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When a defendant is convicted of a crime, the sentencing court will typically assess his or her prior criminal record to determine an appropriate sentence. Further, while the courts often must adhere to sentencing guidelines, they can issue a reduced sentence if they find there are mitigating factors that warrant leniency. Thus, if a court relies on inaccurate information regarding a defendant’s background and history, it can result in a sentencing error and may provide a basis for asking the sentence to be vacated. This was demonstrated in a recent New Jersey case in which the court issued a sentence to a defendant convicted of illegal reentry into the United States based on facts that were inaccurate. If you are charged with a state or federal crime, it is in your best interest to speak to an experienced New Jersey criminal defense attorney to consider what defenses you may be able to assert.

Factual and Procedural History  

It is reported that the defendant was arrested in 2018 for illegal reentry into the United States. He pled guilty to his charges. Prior to his 2018 arrest, he had been convicted in March 2001 on drug charges, after which he was removed from the country. He reentered illegally and was convicted of state and federal drug crimes in 2007, after which he was once again deported in 2013. His most recent arrest was after his 2013 return.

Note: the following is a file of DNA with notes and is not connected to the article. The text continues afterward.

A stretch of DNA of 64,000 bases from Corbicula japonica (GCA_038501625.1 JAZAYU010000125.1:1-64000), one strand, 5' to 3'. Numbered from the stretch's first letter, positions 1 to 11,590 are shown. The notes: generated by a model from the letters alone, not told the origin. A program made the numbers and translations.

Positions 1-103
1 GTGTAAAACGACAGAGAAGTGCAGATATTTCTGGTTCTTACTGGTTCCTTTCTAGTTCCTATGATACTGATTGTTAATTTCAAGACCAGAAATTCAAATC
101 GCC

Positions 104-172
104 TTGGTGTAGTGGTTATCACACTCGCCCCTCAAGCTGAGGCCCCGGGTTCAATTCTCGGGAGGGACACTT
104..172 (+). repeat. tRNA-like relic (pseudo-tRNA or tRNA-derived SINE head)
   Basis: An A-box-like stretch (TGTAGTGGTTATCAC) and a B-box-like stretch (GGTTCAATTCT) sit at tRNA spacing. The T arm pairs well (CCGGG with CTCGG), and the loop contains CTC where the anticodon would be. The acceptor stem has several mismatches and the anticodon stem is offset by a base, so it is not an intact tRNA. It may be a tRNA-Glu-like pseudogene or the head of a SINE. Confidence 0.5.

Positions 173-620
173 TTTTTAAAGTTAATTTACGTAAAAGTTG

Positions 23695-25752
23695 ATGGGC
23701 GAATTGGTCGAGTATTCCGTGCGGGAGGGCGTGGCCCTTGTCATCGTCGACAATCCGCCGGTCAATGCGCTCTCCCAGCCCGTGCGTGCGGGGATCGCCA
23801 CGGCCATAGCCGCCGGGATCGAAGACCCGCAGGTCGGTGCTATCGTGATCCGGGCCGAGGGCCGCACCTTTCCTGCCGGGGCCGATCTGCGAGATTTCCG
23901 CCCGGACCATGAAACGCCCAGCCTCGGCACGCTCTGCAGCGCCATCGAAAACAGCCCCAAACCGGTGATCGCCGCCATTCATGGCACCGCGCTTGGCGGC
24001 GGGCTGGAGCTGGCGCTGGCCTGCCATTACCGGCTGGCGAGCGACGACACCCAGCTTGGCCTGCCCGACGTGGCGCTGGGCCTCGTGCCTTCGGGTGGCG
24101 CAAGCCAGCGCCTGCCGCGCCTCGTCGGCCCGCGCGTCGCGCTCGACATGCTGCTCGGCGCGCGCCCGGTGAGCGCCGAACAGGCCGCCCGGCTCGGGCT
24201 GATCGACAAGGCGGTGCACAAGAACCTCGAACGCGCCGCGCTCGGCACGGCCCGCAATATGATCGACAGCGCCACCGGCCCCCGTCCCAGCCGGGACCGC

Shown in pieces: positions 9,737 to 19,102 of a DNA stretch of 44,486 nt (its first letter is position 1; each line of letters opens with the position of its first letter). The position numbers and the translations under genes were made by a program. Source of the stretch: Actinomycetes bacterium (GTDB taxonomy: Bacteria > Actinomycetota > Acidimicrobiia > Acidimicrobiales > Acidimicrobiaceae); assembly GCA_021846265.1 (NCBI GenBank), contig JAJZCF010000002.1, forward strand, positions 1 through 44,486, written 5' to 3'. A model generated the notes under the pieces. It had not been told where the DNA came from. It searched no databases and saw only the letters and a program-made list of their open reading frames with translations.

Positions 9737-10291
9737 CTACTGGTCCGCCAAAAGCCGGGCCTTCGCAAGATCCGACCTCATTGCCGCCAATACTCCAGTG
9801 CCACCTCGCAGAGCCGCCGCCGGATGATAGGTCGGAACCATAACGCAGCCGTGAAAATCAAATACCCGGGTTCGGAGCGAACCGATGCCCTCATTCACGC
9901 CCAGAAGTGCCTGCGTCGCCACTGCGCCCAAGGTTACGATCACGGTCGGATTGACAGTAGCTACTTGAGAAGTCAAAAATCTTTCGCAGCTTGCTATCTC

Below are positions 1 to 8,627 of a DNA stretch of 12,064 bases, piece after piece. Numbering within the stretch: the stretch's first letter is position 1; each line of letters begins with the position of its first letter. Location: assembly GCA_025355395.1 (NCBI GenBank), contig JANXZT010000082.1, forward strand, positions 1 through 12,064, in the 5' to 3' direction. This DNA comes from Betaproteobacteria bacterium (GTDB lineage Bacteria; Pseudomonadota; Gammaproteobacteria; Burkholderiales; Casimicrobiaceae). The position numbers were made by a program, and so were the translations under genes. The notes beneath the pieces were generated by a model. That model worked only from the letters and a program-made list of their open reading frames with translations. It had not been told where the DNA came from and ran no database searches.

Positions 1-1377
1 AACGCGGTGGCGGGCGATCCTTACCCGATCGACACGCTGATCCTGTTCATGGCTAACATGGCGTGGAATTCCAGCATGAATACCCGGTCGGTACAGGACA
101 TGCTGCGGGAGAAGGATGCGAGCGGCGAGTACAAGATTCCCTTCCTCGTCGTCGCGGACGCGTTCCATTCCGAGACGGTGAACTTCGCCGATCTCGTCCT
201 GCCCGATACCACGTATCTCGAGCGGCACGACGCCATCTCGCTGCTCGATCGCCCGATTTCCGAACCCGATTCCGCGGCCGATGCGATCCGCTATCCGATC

Allegedly, during the sentencing hearing, the defendant argued that his most recent return was not to engage in criminal activity, but so that he could assist his wife with their children. The judge, in recounting the defendant’s criminal history, improperly stated that the defendant was convicted of drug crimes after the birth of his children and that he was deported three times for such crimes, rather than two. After his sentence was issued, the defendant appealed, arguing that the errors undermined his request for leniency.

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If a criminal defendant is charged with multiple offenses stemming from different incidents, the State will often try the defendant separately for each event. In some instances, though, the State may join multiple indictments for trial. While this is generally permissible, it may be barred in certain circumstances. Recently, a New Jersey court discussed when multiple indictments can be combined at trial, in a case in which the defendant was charged with two separate acts of shoplifting. If you are accused of committing one or more crimes, it is critical to retain an aggressive New Jersey criminal defense attorney who will fight to protect your rights.

Facts of the Case

It is alleged that the defendant took merchandise from a video game store in January of 2014. Then, in September 2015, he reportedly stole merchandise from a second video game store. The police used surveillance footage from the second incident to investigate both crimes, after which the defendant was indicted for two separate counts of third-degree shoplifting, one for each incident.